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New York Times, June 1965

By David Lipschutz, Center for Medicare Advocacy Senior Policy Attorney

In the run-up to the passage of a major expansion of health insurance coverage, a prominent and rising political figure urged people to oppose such expansion, and contact their members of Congress to express their opposition:

"Write those letters now; call your friends and tell them to write them. If you don't, this program I promise you, will pass just as surely as the sun will come up tomorrow, and behind it will come other federal programs that will invade every area of freedom as we have known it in this country…And if you don't do this and if I don't do it, one of these days we are going to spend our sunset years telling our children and our children's children, what it once was like in America when men were free."

This was not a Tea Party activist denouncing the Affordable Care Act (ACA).  It was Ronald Reagan in a 1961 recording sponsored by the American Medical Association meant to defeat passage of the proposed Medicare program. 

While similar rhetoric abounds today regarding ACA, Medicare is now widely recognized as a grand success for older people, people with disabilities, and the American healthcare system. Very few would openly decry Medicare as a threat to democracy. Yet Medicare has been increasingly privatized, and it remains under threat from those who wish to further morph the program into a private system. Such threats range from policies that continue to favor Medicare Advantage plans over traditional Medicare, to annual budget proposals that would turn Medicare into a voucher (or premium support) program, to the recently passed “Doc Fix” law that weakens coverage of future Medigap plans and increases the cost of Medicare Part B, further encouraging people to enroll in private plans.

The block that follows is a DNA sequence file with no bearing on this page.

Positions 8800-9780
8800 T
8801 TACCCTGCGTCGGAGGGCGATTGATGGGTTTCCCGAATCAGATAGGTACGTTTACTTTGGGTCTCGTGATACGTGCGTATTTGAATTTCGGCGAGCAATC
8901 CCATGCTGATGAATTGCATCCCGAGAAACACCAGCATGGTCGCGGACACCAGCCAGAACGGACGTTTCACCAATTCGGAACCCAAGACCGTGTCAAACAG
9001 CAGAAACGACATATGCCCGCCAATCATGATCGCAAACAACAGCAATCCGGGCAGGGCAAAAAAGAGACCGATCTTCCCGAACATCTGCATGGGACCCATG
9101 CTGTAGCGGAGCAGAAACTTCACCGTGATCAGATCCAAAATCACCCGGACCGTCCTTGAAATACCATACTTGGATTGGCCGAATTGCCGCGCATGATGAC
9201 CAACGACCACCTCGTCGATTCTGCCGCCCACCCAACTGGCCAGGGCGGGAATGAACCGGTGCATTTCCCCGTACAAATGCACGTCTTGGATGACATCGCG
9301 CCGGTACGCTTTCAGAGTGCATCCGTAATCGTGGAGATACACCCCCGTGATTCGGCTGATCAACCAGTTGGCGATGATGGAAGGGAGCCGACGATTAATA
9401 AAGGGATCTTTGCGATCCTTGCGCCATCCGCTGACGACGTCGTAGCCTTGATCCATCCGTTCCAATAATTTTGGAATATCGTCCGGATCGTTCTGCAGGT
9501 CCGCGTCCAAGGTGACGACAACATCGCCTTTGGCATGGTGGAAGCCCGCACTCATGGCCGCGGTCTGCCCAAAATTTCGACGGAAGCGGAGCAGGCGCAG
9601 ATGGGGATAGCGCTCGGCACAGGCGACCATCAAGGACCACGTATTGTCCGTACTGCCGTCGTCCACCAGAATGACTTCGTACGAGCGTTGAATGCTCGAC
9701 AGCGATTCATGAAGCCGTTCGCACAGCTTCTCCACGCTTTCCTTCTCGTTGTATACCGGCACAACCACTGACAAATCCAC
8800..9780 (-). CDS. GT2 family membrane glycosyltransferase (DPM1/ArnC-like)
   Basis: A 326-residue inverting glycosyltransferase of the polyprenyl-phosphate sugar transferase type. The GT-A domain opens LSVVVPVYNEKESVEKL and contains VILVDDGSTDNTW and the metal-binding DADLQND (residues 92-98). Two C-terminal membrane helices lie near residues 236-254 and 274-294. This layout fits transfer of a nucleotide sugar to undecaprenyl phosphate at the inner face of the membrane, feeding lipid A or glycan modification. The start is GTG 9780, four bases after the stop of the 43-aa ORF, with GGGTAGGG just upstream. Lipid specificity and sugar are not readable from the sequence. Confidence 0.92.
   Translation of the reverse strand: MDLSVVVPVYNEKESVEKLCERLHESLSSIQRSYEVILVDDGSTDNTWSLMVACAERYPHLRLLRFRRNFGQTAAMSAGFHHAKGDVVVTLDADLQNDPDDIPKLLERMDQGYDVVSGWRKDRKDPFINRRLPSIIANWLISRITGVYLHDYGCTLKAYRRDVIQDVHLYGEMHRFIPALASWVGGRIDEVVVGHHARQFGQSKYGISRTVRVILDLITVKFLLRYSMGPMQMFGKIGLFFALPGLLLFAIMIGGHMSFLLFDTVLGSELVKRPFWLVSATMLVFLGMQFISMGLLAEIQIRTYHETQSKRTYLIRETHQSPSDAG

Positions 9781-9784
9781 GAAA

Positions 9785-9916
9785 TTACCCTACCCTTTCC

People who care about the soul of Medicare need to pay attention to these gradual but determined steps towards privatization and away from the original cost-effective, universal program. If we don’t, we may have to tell our children what it was like when once Medicare was real.

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